SLJ1501w-MixItUp_AtPlay2aShakespeare at Play (iOs) Free (videos $3.99 each) | Middle to high school Allows app users to simultaneously watch a play while reading along with the text. A great resource for players in a Shakespeare production, this app will find an audience with high schoolers or even college students looking to fully immerse themselves within the acting methodology of performing in a Shakespeare play. Videos must be purchased separately.
SLJ1501w-MixItUp_shakespeare-pro-appShakespeare Pro (iOs) Free; Pro version: 9.99, or 4.99 vol. pricing | Middle to high school. With 41 plays, 154 sonnets, and six poems, this app puts Shakespeare at your fingertips. The plays include a list of characters, scene breakdowns, annotated and abridged plot points, and limited glossary access. Truly set up as a bit of a teaser for the pro-app, the free option offers users a taste of the extras like portraits and notes, and features limited information regarding chronology of works, theater information, statistics, roles, scansions, and poetry terms. Great for on-the-go homework; but consider the pro version for more in-depth assignments.
The Sonnet Project (iOs) Free | Elementary to high school In this exploration of Shakespeare’s sonnets, various actors read each poem in different locations in and around New York City. Daily examples are featured, and users may refer to the library to browse and select their own. A visually pleasing and innovative introduction.

Print Resources

SLJ1501w-MixItUp_StratfordZooLENDLER, Ian. The Stratford Zoo Midnight Revue Presents Macbeth. illus. by Zack Giallongo. 80p. First Second. 2014. Tr $19.99.ISBN 9781626721012; pap. $12.99. ISBN 9781596439153. Gr 4 Up This beautifully illustrated romp is a take on Macbeth like no other. The animals of the Stratford Zoo leave their cages at night to put on the play for the other animals. While there are more authentic renditions of Shakespeare in many comic versions, this one goes for the laughs, with visual puns and a noir stage retelling with Macduff as a gumshoe private eye. The cast of characters is limited to Macbeth, Lady Macbeth, Macduff, Banquo (Banksy), and the witches. Best introduced to readers familiar to the story, these offerings are sure to become favorites.

SLJ1501w-MixItUp_BrickCOmedies_2McCANN, John, Monica Sweeney & Becky Thomas. Brick Shakespeare: The Comedies— A Midsummer Night’s Dream, The Tempest, Much Ado About Nothing, and The Taming of the Shrew. 352p. Skyhorse. 2014. pap. $19.95. ISBN 9781628737332. Gr 4 Up A witty visual representation of four of the Bard’s most popular plays as told through LEGO figurines. Carefully abridged text introduces younger readers to one of the most popular playwrights in history. For a darker take on his work, be sure to take a look at Brick Shakespeare: The Tragedies—Hamlet, Macbeth, Romeo and Juliet, and Julius Caesar (Skyhorse, 2013).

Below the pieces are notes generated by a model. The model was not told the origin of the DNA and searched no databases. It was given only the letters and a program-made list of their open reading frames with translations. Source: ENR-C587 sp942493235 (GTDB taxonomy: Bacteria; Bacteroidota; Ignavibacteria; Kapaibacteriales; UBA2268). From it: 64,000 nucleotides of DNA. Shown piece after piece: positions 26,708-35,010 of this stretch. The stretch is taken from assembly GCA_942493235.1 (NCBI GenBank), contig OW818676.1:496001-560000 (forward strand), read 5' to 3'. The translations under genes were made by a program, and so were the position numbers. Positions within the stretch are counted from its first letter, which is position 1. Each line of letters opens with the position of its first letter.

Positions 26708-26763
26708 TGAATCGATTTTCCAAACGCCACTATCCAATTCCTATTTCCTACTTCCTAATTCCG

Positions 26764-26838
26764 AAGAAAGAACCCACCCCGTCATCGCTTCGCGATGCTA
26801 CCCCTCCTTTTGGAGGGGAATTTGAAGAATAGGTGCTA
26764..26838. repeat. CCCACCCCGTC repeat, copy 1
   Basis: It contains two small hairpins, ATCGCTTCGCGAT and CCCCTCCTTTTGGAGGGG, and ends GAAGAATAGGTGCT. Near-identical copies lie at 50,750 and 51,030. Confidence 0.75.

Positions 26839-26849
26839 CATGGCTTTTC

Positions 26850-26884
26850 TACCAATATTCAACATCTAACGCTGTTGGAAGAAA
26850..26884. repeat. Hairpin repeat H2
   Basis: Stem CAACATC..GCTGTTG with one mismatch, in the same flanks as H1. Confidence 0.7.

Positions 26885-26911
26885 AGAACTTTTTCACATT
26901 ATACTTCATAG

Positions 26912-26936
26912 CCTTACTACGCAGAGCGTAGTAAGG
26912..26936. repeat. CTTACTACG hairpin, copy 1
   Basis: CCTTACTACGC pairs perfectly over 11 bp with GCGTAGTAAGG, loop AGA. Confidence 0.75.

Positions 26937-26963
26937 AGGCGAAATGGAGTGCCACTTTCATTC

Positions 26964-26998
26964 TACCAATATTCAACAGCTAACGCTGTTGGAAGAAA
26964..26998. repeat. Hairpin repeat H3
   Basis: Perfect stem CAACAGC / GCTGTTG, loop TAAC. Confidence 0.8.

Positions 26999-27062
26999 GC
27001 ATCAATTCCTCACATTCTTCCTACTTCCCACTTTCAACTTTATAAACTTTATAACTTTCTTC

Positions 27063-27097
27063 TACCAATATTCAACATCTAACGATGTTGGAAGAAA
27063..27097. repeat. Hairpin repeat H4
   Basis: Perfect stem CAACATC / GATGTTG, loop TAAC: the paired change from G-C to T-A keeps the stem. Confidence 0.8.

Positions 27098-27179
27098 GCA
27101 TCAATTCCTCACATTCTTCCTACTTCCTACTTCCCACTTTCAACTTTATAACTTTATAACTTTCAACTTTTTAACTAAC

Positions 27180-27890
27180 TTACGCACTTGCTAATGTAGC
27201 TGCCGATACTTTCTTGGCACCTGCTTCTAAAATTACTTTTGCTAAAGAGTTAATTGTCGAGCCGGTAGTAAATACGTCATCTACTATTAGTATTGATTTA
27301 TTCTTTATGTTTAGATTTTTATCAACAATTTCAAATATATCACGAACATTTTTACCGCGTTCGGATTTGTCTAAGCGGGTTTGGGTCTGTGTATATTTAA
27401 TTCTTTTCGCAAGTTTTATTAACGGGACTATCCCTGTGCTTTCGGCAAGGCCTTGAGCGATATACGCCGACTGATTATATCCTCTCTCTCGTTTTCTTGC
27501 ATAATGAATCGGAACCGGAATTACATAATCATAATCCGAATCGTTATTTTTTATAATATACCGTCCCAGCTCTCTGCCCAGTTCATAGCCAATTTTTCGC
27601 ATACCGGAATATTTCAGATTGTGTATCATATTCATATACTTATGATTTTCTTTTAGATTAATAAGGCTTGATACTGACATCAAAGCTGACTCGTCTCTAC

MONTEE, David. Translating Shakespeare: A Guidebook for Young Actors. 415p. Smith & Kraus. 2014. pap. $21.95. ISBN 9781575258898. High school; Professional reading Written to inspire young actors and serve as reference material for teachers, this guidebook begins by outlining the Stanislavsky system and then jumps right into using Hamlet’s “Speak the speech, I pray you…” as a lesson on how to grapple with Shakespearian language. Subsequent chapters include advice on researching and choosing which text to use, how to fill the role or connect with characters and language from so long ago, and verse scansion and rhythm. Among the other topics are “The Vital Antithesis,” “Exercising with the Text,” “Contexts, Icons, Contrasts, and Contradictions,” and “Shakespeare Scenework: Plays in Miniature.” In the ample appendices, readers will find “Examples of Dramatic Contexts for Shakespearean Production.” Clearly a labor of love, this guidebook is required reading for those serious about acting or teaching Shakespeare.